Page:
March 31, 2014
Top U.S. research universities, 2014
Here, based on aggregation of U.S. News reputational data, for those who are interested.
March 26, 2014
What is REALLY going on at Denver (contrary to ATL's fabrications)
In typically irresponsible fashion, ATL yesterday posted factually inaccurate rumors about Denver (which they are slowly correcting). Here is what a tenured colleague at Denver wrote to me:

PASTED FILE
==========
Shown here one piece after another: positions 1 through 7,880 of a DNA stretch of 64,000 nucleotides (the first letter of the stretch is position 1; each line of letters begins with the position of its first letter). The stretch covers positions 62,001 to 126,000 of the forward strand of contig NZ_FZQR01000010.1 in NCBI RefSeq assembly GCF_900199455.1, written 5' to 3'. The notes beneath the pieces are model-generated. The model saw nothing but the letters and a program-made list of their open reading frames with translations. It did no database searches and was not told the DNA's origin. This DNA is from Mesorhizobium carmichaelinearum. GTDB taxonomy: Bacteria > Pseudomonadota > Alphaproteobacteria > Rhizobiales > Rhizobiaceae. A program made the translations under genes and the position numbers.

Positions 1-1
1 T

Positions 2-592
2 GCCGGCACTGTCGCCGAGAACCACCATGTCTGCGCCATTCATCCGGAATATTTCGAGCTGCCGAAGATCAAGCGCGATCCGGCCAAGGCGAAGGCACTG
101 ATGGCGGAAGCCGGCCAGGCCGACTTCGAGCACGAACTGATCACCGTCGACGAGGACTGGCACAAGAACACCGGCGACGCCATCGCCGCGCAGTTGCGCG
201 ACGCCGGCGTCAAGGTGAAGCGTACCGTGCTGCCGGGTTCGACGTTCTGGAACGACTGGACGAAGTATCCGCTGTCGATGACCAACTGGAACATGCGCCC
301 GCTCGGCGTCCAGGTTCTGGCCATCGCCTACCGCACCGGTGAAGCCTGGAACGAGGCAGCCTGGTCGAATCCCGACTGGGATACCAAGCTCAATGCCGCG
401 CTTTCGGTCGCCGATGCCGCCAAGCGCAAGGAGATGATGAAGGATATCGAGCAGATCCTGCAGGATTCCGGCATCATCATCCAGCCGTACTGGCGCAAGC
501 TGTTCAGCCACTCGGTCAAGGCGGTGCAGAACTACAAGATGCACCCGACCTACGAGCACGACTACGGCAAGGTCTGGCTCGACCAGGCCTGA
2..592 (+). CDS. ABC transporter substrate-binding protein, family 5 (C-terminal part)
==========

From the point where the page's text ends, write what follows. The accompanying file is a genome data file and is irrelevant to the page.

The truth is that we are reducing our tenure and tenure-track faculty by 10 over multiple years. This is consistent with a long-term plan to shrink the size of the school that began in 2007, prior to the economic downturn. At that point we had 380 students. Our ultimate goal was and is approximately 250 students. The school needs *at most* one person to retire or take a buyout this year to meet our budget for 2014-2015. In subsequent years the faculty who will be offered the option of buyouts will be exclusively tenured faculty who have held their positions for a minimum number of years. The buyouts will NOT include tenure-track faculty who are not yet tenured. That is, the ATL story is simply wrong when it says that untenured tenure-track faculty are being asked to leave. None has been asked to do so. In fact, Denver Law has recommended 4 tenure-track faculty for tenure this year. While tenure is not official until the summer, it is common knowledge that the Dean has recently assured those four faculty members that the planned buyouts will not affect their tenure process. Finally, ATL's unattributed claim that the Denver Law faculty is "quite displeased" with direction of the school is simply false. Of course there are outliers in every institution, but the overall faculty climate is collegial and the vast majority of faculty are pleased with Dean Katz's leadership during a difficult time for all law schools. Of course, it is never ideal for ATL to report facts that are patently false, particularly with respect to untenured faculty, and one would hope that they care enough about their credibility to print a correction.